Delburne council learns about the cost of poverty

Central Alberta Poverty Reduction Alliance (CAPRA) is looking to partner with Delburne to host a poverty reduction workshop in the next few months.

Dianna Souveny and LeeAnne Shinski from CAPRA made a presentation to Delburne Village council at their Oct. 13 meeting.

The cost of managing poverty in Alberta falls between $7.1 and $9.5 billion per year primarily in health care, crime and lost opportunity.

CAPRA focuses on key elements to reduce poverty by advocating for and educating about living wage, affordable transportation, financial literacy, employment services, literacy and food security. In Red Deer, a living wage for a lone parent and one child would be $14.75 per hour full time, according to Souveny.

Over 100 members from business, government and community groups form CAPRA with the end goal of reducing rather than managing poverty.

Souveny gave an example of poverty management as providing food banks whereas providing food cards for use in grocery stores would be poverty reduction. The cards mean no overhead to operate the food bank, more emphasis on the cardholder making food decisions, and more dignity for the cardholder.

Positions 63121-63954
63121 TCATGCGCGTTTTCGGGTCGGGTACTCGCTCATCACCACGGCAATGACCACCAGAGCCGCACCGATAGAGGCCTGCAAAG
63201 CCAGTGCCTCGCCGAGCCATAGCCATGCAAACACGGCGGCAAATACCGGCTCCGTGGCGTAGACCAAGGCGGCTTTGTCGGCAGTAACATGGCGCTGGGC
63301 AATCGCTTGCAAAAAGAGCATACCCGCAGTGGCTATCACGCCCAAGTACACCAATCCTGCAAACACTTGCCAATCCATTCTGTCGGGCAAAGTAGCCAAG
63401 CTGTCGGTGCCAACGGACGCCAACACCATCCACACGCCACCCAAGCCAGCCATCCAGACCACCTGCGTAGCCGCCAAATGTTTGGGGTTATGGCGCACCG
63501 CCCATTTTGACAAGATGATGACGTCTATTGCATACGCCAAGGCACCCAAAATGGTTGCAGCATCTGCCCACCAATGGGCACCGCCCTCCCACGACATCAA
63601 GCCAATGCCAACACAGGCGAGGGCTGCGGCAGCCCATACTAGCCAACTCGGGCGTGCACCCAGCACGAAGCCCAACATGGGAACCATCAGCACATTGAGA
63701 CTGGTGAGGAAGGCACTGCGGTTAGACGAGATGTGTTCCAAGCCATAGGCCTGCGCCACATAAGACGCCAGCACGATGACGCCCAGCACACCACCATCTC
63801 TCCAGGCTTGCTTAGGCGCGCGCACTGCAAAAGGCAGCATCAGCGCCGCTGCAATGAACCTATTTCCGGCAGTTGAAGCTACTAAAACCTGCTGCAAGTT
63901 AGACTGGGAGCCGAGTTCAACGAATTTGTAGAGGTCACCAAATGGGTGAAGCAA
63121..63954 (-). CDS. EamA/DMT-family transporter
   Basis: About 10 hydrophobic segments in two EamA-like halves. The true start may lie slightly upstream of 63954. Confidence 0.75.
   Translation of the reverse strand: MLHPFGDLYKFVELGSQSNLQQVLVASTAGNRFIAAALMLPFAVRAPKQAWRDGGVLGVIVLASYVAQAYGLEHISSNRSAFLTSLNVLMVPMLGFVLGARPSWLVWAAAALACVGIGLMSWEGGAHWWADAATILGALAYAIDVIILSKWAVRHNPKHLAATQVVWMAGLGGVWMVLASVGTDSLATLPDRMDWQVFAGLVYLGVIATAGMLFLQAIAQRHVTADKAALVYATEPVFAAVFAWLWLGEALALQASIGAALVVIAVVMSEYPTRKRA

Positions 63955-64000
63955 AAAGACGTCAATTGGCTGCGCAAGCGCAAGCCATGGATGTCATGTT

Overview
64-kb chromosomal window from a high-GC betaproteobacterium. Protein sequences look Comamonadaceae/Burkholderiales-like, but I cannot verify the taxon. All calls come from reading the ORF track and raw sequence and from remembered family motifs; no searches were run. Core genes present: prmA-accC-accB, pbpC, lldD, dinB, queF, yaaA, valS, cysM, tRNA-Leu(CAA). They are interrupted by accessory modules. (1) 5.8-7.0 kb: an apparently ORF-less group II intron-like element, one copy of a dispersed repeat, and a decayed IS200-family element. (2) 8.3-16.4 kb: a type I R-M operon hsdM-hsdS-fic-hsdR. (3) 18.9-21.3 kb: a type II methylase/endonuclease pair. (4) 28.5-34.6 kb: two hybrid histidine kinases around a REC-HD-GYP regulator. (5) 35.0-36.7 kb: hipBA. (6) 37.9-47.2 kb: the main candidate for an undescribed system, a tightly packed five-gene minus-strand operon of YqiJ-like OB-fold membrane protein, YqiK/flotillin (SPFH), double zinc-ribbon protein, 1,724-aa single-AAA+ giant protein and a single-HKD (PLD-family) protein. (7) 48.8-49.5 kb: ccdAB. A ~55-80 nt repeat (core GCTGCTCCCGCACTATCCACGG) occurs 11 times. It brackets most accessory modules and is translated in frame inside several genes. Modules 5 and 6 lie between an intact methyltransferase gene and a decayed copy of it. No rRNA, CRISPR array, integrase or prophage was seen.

Educational opportunities
Red Deer College (RDC) is looking for support in its bid to become a polytechnic university from its existing status of comprehensive community institution.

Council voted to send a letter supporting the college’s initiative, which will be included in RDC’s request to the Ministry of Advanced Education and Technology.

The change in status will allow RDC to grant its own degrees and expand its programs.
According to RDC President and CEO Joel Ward, the college has been considering and planning for the change for several years.

For university transfer students, RDC generally offers the first two years, meaning students must leave for other schools. The costs become substantially higher for students and many do not return to the region after completing their education.

With degree granting status and the expansion of programs, Ward estimates the student population will rise to 10,000 from the current 7,000. As well, additional staffing will be required, all of which lends to economic growth for the area.

Following the formal request and presentation of RDC’s business plan to the government, and if the minister approves the request, a qualification process takes place and then programming will be put into place.

“We’re optimistic and hopeful,” stated Ward.

Support for forces
Delburne Village will again show its support for the Royal Canadian Legion by purchasing a quarter page ad in this year’s edition of the Military Service Recognition Book.

This is the seventh year for the book for Alberta-NWT Command, which recognizes local members of the military.

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